I am not an expert

In my work visiting schools across East Lothian I've seen examples of the use of interactive whiteboard which are, in my opinion, much more exciting and creative than anything that I have done. This is, of course, wonderful. I'll share this good practice, hopefully in a way which adequately recognizes the contribution of the teachers concerned, many of whom are recently qualified.

I don't think, in taking on my role, that I ever claimed or was expected to be the fount of all knowledge regarding interactive whiteboards, but I have certainly met some expectation in schools that this is what I should be. "Here's the whiteboard expert come to show us what to do" is the way I have been introduced sometimes. From this perspective, it could be seen as somewhat threatening to discover that there are others who know more than I do, or are using the board in more exciting ways than I am!

My perspective, however, is that my job is to support the effective use of whiteboards and voting systems to improve teaching and learning in maths. Nothing in that job description says that I have to be the source of all the good ideas, nor that I have to be the expert. It does say that I have to make a positive difference, and this is made all the easier by the existence of excellent practice to draw upon.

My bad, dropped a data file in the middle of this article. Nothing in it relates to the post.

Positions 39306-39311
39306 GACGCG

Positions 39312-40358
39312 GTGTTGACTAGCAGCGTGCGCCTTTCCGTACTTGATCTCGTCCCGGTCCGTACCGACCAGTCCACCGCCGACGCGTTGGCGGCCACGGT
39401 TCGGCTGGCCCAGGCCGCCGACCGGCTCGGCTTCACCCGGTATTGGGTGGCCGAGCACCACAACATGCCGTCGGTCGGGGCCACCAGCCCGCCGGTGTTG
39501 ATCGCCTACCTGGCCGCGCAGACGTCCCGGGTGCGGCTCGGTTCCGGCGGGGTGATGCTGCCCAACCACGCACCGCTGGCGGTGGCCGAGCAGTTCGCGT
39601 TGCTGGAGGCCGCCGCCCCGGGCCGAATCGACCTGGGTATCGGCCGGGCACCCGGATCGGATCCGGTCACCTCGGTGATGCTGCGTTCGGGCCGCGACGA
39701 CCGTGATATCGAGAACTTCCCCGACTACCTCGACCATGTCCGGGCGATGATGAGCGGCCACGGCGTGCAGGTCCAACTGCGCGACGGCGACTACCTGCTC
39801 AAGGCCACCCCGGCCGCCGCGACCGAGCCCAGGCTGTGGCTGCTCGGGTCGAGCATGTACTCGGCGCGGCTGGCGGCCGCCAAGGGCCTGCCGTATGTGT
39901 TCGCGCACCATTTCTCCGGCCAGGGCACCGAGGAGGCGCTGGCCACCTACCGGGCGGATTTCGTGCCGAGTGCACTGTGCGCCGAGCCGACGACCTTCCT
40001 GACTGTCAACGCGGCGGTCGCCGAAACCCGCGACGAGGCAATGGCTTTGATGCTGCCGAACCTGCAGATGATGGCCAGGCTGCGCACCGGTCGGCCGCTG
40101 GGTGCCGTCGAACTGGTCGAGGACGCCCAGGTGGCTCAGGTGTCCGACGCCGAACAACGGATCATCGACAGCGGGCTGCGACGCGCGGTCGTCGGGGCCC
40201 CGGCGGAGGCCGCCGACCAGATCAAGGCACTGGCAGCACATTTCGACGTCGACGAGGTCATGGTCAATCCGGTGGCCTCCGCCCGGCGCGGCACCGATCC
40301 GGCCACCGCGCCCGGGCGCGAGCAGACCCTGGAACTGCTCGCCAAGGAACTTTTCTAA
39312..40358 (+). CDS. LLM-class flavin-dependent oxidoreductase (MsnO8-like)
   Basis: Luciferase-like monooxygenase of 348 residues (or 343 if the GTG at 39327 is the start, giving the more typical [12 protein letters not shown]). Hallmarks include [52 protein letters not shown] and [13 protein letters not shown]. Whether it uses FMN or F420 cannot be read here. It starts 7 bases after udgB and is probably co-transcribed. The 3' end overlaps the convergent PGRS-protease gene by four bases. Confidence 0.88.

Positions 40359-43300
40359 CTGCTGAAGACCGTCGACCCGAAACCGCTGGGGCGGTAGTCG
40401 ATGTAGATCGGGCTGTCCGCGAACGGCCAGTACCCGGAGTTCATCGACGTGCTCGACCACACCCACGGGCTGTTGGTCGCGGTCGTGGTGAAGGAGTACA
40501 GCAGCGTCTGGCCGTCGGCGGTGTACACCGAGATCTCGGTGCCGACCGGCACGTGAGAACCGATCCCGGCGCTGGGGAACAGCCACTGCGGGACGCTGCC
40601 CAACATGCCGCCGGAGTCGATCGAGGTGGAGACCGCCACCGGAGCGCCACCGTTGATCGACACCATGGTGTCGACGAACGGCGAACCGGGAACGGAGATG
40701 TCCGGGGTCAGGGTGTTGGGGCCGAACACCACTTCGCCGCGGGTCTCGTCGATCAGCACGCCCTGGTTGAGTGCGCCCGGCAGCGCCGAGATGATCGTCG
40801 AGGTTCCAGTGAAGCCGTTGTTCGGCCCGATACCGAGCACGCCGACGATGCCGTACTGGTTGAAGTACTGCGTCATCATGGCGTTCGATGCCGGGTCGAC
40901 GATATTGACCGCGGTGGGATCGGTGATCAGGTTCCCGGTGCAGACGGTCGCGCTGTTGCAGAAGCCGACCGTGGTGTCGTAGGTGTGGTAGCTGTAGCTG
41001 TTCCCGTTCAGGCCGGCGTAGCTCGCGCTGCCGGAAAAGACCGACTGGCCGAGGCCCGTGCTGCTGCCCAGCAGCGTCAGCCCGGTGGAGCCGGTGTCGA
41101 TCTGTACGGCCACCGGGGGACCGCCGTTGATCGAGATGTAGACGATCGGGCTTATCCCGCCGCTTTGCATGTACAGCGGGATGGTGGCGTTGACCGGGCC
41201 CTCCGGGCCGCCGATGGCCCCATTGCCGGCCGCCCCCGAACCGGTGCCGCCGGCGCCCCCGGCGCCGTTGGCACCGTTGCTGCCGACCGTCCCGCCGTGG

My role in East Lothian is in many ways similar to my Glow mentor role. As Glow mentors, we should recognize from the start that we will not be the experts. Within a couple of weeks of the roll-out of Glow, there will be bright eyed young (or maybe not so young) enthusiasts putting us to shame. At least I hope so! This is all fine and grand, provided we don't create a model for our own roles that is based upon our being the experts. If we do, then we will end up looking rather pointless and ridiculous before too long.

I suspect that I may be simply paraphrasing part of Don's vision thing. Once his podcast becomes audible, I'll find out!

Actually, lest you think me too modest by far, I should say that in the field of web application development I am indeed an expert. Anyone looking for a Ruby on Rails developer should get in touch - I work freelance for very reasonable rates ;)


  1. We had thought of using Ruby for some of Excel because of what it might be able to add. Being a 'non-expert' in this field ;-) I'd welcome your ideas on what it could contribute to the dynamic aspects of the sites. Maybe after that we could look at how it could actually be used. Cheers!

  2. Using Ruby on Rails within an existing dynamic site (probably coded in PHP) is pretty tricky. Possible, but tricky. Starting from scratch with Ruby on Rails, anything is possible. I built FreeMIS using Ruby on Rails


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